Perhaps we too often think of women in the kitchen as just that: women (moms, wives) in the home kitchen, baking cookies and making dinner for their families. Whether this is because the “Chef” title has been dominated for so many years by men, or if it’s because we – those of us in the dining room, far away from the heat and toil of the galley – simply don’t think about how many, if any, women are actually preparing our meal, is up for debate (though it’s probably a little of both). Thank you to Charlotte Druckman for bridging an important industry conversation to us laymen and laywomen. There are not enough women in professional kitchens. Druckman’s cerebral, meticulously researched work, Skirt Steak: Women Chefs on Standing the Heat and Staying in the Kitchen highlights some of the problems and how (some) of this is changing today.

Women are the minority in most professional kitchens, often the only female on a crew of many. Professional cooking is a difficult, physical job with long hours, weekends and holidays dedicated to work in a very hot environment. It’s more than a job. It’s a lifestyle. As in many professions, women have to make choices between work and family. Societal demands and family responsibilities sometimes curtail how a woman can CHOOSE to do her job. Additionally, women are often subject to sexual harassment, intimidation, and unfair standards—and at times these situations go unobserved and unchecked in the late night environment that surrounds this industry.


Most “famous” chefs have been men (until today). Most chefs currently highlighted on television are men. Most chefs with restaurant empires are men. And yet, there is a rising, growing force of Real Women pursuing roles in the culinary arts, and specifically, professional kitchens. These women are using their voices and skill to change an industry.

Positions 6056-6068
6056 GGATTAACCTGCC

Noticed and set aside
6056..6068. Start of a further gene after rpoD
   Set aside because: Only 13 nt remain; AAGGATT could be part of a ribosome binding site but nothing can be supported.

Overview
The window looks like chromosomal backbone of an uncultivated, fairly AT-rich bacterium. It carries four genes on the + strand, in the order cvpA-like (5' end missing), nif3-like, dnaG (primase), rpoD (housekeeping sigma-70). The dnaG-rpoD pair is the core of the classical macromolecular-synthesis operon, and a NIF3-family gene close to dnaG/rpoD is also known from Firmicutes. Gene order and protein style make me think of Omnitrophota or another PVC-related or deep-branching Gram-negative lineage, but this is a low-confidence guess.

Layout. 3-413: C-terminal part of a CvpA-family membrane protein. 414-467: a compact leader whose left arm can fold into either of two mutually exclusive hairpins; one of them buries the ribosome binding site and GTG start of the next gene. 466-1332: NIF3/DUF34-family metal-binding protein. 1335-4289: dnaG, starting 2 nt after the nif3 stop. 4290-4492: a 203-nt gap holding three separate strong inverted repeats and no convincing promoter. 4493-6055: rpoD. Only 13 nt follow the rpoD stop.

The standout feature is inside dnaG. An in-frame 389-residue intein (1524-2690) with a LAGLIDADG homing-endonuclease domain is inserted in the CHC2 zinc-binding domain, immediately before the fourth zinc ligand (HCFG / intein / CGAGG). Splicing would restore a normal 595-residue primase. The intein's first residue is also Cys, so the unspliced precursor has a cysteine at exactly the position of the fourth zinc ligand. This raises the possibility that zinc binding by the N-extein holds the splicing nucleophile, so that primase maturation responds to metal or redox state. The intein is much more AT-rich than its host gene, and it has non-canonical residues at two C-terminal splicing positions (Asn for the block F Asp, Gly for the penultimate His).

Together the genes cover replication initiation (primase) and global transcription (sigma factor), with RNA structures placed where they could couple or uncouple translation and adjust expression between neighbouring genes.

With Skirt Steak, Charlotte Druckman delves into this growing voice and gives us an in-depth and often times quote-driven (voice-filled) story of over seventy talented female chefs weighing in on the task and the culture of being a professional chef.

Here are a few favorites:

“I’m a chef before I’m a woman; I’m a chef before I am a pastry chef.” – Shuna Lydon

“I don’t want women to think they can’t do it…There’s a lot of fighting that we had to do to get as far as we did, a lot of pushing, a lot of life you had to give up in order to have the same chance. I can remember family member’s funerals or weddings or birthdays that I had to miss, because I had to get it done…” – Sarah Schafer

“In a kitchen full of boys, I’d cut myself on the meat slicer, and the bets were, Michelle won’t come back to work for days…So I picked myself up and went back. A lot of people lost a lot of money that night.” – Michelle Bernstein

“It’s not an easy career choice. You don’t make that much money, you have to work your ass off physically. If you want to have kids, that’s a really tough question you have to ask yourself, because it’s really hard to run a business and have children.” – Jessica Boncutter

“My whole goal back then was ‘I’m going to go out there and I’m going to make it, and then I’m going to get three stars, and then I want to get four stars.’ To this day, there’s only one female pastry chef [who] ever got four stars in New York City, and that was Lisa Hershey at Chanterelle, and she’s not in the business anymore…And I was told a while ago, which affected everything…we were out one night and…there were two gentlemen there – owners of four-star restaurants, and we were talking, and they told me straight out, ‘Never going to happen. You’re a woman and it’s just never going to happen.’” – Heather Carlucci-Rodriguez

“I’d like to think that the future looks bright, and I do. I think there is a change coming. It’s very, very slow, but everything happens slowly. [There are] very few overnight changes or overnight successes.” – Amanda Cohen

Skirt Steak is published by Chronicle Books.

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  1. gisele

    My mother was a chef.
    Can I tell you who cooked the meals in our family? My dad and I. Mom wasn’t home most evenings and weekends. She loved her work – the art and skill of it – but it really isn’t a lifestyle that’s conducive to family life.
    I wish, as a society, we could let go of having to choose family vs. doing that thing we’re driven to do. I wish we didn’t have to be macho and suck it up and miss all the weddings and funerals and never take a sick day. I think one could be a fantastic chef with the odd day off here and there. Is this really a wise thing to do to give up everything in the name of equality in the workplace?